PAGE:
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Cleaner motors, cleaner river

Decrease in two-strokes leads to less hydrocarbon pollution

Posted: Friday, October 19, 2007

 

  Fishermen motor beneath the Warren Ames Memorial Bridge in Kenai last summer. Preliminary results from a study show the river had lower amounts of hydrocarbons than previous years, according to Robert Ruffner of the Kenai Watershed Forum. Photo by M. Scott Moon

Fishermen motor beneath the Warren Ames Memorial Bridge in Kenai last summer. Preliminary results from a study show the river had lower amounts of hydrocarbons than previous years, according to Robert Ruffner of the Kenai Watershed Forum.

Photo by M. Scott Moon

Even though the jury's still out on whether or not two-stroke motors will be phased out on the Kenai River next year, preliminary water quality data for last summer is in and Robert Ruffner is pleased with the results.

Ruffner, executive director of the Kenai Watershed Forum, said hydrocarbon levels above the Warren Ames Bridge still exceeded state water quality standards, but they were a little bit lower this year than in previous years. Two teams of scientists from the Watershed Forum and the Department of Environmental Conservation (DEC) monitored water quality standards at river miles 7.5 and 10, respectively, at the peak of the season in order to see what the water quality would be like at the highest use period.

"That's pretty good news because we had less water in the river," Ruffner said. "When you have less water there's less water to dilute the hydrocarbons. If (there) would have been more water in the river we wouldn't have exceeded state water quality standards up from the Warren Ames Bridge."

Ruffner said the number of boats on the river hasn't changed since the last time a comprehensive water quality study was done in 2003, but he suspects that the number of hydrocarbons are lower in the Kenai River Special Management Area because there are fewer two-stroke motors on the river.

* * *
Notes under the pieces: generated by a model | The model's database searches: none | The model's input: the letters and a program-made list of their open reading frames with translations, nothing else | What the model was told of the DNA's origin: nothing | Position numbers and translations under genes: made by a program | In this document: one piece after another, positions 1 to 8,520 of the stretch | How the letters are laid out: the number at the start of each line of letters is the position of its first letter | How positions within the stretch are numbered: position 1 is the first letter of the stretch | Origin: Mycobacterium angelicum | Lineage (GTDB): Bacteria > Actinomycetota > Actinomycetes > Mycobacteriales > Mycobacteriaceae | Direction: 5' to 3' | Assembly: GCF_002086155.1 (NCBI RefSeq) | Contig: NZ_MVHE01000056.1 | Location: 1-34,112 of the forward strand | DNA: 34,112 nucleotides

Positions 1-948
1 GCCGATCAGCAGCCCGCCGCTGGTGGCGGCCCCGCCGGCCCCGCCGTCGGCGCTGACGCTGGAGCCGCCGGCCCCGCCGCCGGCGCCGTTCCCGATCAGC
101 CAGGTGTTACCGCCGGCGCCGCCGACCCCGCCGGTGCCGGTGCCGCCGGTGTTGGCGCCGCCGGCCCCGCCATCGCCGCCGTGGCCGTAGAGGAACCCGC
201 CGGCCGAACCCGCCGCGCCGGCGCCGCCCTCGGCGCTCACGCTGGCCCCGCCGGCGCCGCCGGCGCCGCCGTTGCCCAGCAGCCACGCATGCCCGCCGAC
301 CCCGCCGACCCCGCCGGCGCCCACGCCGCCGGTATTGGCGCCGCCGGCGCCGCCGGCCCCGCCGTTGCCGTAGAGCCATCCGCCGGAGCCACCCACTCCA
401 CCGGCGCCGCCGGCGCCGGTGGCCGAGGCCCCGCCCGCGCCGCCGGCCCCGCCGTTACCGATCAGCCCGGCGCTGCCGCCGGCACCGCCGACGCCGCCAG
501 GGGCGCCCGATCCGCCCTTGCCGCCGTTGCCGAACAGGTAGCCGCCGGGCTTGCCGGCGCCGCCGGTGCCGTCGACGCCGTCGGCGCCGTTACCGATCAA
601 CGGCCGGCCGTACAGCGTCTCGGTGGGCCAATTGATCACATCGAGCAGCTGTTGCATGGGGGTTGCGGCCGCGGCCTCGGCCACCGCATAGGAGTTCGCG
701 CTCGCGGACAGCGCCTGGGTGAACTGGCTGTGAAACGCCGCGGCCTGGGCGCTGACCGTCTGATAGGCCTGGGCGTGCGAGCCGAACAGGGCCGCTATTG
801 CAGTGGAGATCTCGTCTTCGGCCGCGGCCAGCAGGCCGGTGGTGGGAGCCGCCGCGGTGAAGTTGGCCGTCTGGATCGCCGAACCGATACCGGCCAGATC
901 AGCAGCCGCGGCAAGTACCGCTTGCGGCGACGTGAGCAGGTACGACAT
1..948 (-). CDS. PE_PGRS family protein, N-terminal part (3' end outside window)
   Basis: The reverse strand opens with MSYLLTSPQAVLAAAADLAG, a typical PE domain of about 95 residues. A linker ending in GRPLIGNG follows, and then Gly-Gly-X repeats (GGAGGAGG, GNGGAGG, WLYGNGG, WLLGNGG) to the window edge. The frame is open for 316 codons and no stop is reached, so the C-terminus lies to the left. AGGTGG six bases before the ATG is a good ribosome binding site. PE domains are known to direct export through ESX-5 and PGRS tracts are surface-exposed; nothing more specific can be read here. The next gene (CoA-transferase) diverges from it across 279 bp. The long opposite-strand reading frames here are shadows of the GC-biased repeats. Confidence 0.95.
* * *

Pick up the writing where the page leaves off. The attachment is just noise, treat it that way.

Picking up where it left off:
"Last time we did a detailed study like this (we had) the same number of boats, that didn't really change much at all and we didn't really have much difference in the timing of the tides," Ruffner said. Scientists reached a peak count of about 720 boats on the river at the same time on a Saturday during the dipnet and sport fishing season.

"The only other thing that changed very much was that the percentage of two-strokes went down a little bit and that's why we think that is having a positive impact," he said.

These findings reinforce Ruffner's assertion that hydrocarbon levels are directly related to the types of boats that are on the water. He said the first study that documented a hydrocarbon issue on the Kenai River was done by the Alaska Department of Fish and Game in 1991, but there was a nine-year gap until the watershed forum put together a group of agencies to examine the issue.

"The study where we clearly documented that it was the boats that were doing this was done in 2001 or 2002, where we sampled the river in the last day of fishing on July 31," Ruffner said. "We went back out the next day and we couldn't detect it anywhere. (One day) we were exceeding state water standards and the next day we couldn't detect it at all."

While hydrocarbon levels above the Warren Ames Bridge may have decreased, Ruffner said hydrocarbons downstream were more than two times the state water quality standards last summer. The further downstream you go the more hydrocarbons you're going to find, he said.

"It all adds up," Ruffner said. "It's a cumulative non-point source, meaning there's not one pipe that all this stuff is coming out of. It's all these tiny little engines that are out there."

Restricting the number of two-stroke motors below the bridge would be one way of addressing that hydrocarbon issue, Ruffner said. The Kenaitze Indian tribe has been trying to accomplish that with their two-stroke exchange program. Ruffner said the tribe has purchased almost 180 motors from anglers this summer in exchange for $500 toward a new four-stroke motor. The Kenaitze Indian Tribe will continue its exchange program until the end of December, but Ruffner said it's on a first come, first served basis and there's enough funding for only 20 more people.

"You either have to reduce the number of boats or you have to use cleaner engines," he said. "It doesn't really matter how one goes about (lowering the hydrocarbon levels) from the fish or the water's perspective, but somehow action needs to be taken out there."

Jessica Cejnar can be reached at jessica.cejnar@peninsulaclarion.com.



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